Testosterone production is governed by the hypothalamus- pituitary -testes -axis referred to hereafter as the “HPTA”.  The HPTA has a series of checks and balances all influenced by serum (the fluid part of the blood containing the active hormones which circulate through the body) levels of several hormones and pro-hormones.  If testosterone production is too low, the testes signal the hypothalamus to release more leutenizing
hormone-releasing- hormone (LHRH). The circulating LHRH tells the pituitary to release more leutenizing- hormone (LH) and follicle-stimulating-hormone (FSH). When the circulating FSH and LH reach the testes, they signal the Leydig’s cells to produce more sperm and testosterone.
When testosterone levels are too high the testes signal the hypothalamus to release less LHRH…and then “the boy’s” production process decreases or stops.  It is quite interesting that elevated estrogen levels can signal a production decrease for androgens, such as testosterone, far more significantly than any androgen.  Please, read that again to be sure you understand the basic HPTA function.  It does relate heavily to the effects and effectiveness of exogenous (occurring outside the body) AAS use by athletes.  THIS IS AN IMPORTANT FUNCTION TO PROTECT!


The main androgen focused upon for this discussion is testosterone.  But please realize that almost all synthetic AAS are chemical variants of testosterone and therefore much of the characteristics apply to them as well. (But not all!) Testosterone has two distinct characteristics or effects.
First, its anabolic characteristics (tissue building) which express themselves as increased and accelerated muscle tissue build-up which leads to faster recovery time after training, illness, and injuries, and to a quicker “regeneration” (I hate that word!) of the entire body.  This is because an anabolic response leads to the promotion of protein synthesis and tissue repair or increase.
Secondly, androgenic characteristics or effects which are commonly referred to as secondary male characteristics that promote sexual behavior, libido, development and maturing of the penis, body hair, beard growth, deeper voice, aggressiveness, and formation and maturation of sperm.  And of course, as any pubescent boy will tell you, increased production of the sebaceous gland and pimples.
As mentioned before, circulatory levels of testosterone also effect HPTA function, so I should not list it as a characteristic unless I also list pretty much every other sexhormone as well.
When discussing the characteristics of testosterone or its androgen cousins and synthetic AAS relatives, it is important to understand the difference between free (or active) testosterone and bound (or inactive) testosterone/AAS (Anabolic/Androgenic Steroids).  Bound testosterone is inactive because it is bound to SHBG (Sex Hormone Binding Globulin) and to a lesser degree, albumin.  The sex-steroid molecules are bound by SHBG contained in the blood, which prevents them from fitting into their receptors. That will be explained later.  Free (unbound/active) testosterone is able to transmit its characteristics because it fits into receptors.  Bound testosterone equals about 97-99% of total testosterone circulation while free testosterone equals 1-3% of total testosterone.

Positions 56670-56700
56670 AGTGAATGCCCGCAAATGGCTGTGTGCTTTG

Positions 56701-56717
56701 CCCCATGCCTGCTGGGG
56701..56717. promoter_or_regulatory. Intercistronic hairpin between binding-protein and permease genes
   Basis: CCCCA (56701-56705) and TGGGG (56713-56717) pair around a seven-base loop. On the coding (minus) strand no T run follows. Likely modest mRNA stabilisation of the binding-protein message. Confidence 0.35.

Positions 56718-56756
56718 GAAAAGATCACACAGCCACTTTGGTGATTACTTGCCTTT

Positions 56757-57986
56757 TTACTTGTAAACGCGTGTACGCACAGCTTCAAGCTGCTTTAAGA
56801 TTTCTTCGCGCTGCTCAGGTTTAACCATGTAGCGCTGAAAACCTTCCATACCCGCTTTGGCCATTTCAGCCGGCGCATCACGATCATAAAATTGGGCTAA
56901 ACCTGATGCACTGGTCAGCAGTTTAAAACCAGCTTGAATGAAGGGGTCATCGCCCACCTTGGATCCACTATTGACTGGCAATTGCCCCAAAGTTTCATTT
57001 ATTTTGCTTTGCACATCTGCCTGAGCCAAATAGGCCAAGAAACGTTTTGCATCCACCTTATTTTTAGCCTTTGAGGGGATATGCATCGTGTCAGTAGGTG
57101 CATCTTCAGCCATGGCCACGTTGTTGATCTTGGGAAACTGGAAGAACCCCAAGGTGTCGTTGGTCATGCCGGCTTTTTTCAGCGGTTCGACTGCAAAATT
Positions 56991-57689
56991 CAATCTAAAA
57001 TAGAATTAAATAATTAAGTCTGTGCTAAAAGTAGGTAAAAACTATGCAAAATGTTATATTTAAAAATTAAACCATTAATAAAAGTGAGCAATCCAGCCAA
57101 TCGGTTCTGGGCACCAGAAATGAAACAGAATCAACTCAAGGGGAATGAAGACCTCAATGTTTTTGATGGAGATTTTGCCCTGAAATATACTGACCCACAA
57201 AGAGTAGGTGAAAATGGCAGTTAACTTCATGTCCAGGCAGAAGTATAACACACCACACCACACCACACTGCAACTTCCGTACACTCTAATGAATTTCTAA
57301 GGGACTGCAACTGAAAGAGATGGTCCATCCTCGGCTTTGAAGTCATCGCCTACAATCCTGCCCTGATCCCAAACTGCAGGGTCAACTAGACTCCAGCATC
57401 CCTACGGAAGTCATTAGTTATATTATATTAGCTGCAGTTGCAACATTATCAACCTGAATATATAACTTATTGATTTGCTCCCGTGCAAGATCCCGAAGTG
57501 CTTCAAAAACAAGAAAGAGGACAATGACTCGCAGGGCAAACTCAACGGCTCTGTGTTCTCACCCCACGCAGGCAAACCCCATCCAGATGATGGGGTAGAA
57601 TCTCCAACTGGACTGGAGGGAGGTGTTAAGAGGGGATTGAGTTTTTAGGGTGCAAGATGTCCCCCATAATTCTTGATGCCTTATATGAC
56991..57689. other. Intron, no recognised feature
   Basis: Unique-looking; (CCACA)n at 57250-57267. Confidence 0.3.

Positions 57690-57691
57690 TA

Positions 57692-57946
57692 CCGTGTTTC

That probably does not sound like much, but even 0.1-0.3 mg of free testosterone has a whole lot of individual separate molecules. And 1 molecule can activate every receptorsite it binds to.
Males have a total testosterone reference range of 225-950 ng/dl (nanograms per decaliter). And a free testosterone reference range for males is 1-3% of the total testosterone reference range. Females have a total testosterone reference range of 14-76 ng/dl and a free testosterone reference range of 0.5-1.8 ng/dl.
Bound testosterone can be unbound due to metabolic requirements and different steroid molecules. And both endogenous and exogenous AAS can react differently to SHBG.  For this reason some synthetic AAS can alter the ratio for any other free and/or bound androgenic levels. *As can prohormones and some minerals such as zinc, copper, and magnesium.
Most steroid molecules are specific to their respective cell receptors.  This means only testosterone/androgen/AAS molecules can fit into (and transmit their respective message) testosterone/androgen receptor-sites.  This is due to shape and size much like a key and a lock: Some keys can fit into other locks, but only the right key can fit in and activate the mechanism.   Steroid molecules travel through the blood stream and lymphatic system. This means that everywhere blood goes, the molecules are sure to follow.  Using muscle cells as an example, testosterone molecules circulate until they come into contact with testosterone/androgen receptor-sites on the muscle cell.  Then they lock together and they form a complex called (what else?) a steroid / receptor complex.  Now the complex travels to the cell nucleus where it can bond to specific sequences on the nucleic acid sections of desoxyribonucleic acid (DNA). Here is where a transcription happens and a template of the DNA is created, resulting in messenger ribonucleic acid (mRNA). The mRNA exits the cell nucleus and bonds to/with RNA in the liquid part of the cell called the cytoplasm.  Here a translation of the message takes place and an increase in protein synthesis occurs. There is a correlating decrease in catabolism as well.  This is because testosterone molecules can occupy cortisol receptorsites and block them. Therefore cortisol can not get in to transmit its message.  The results are growth!  A simple way of looking at this is… you go to someone’s house to deliver a message and their mom relays it exactly so the job gets done.  Sorry about the techno-geek info, but it helps later.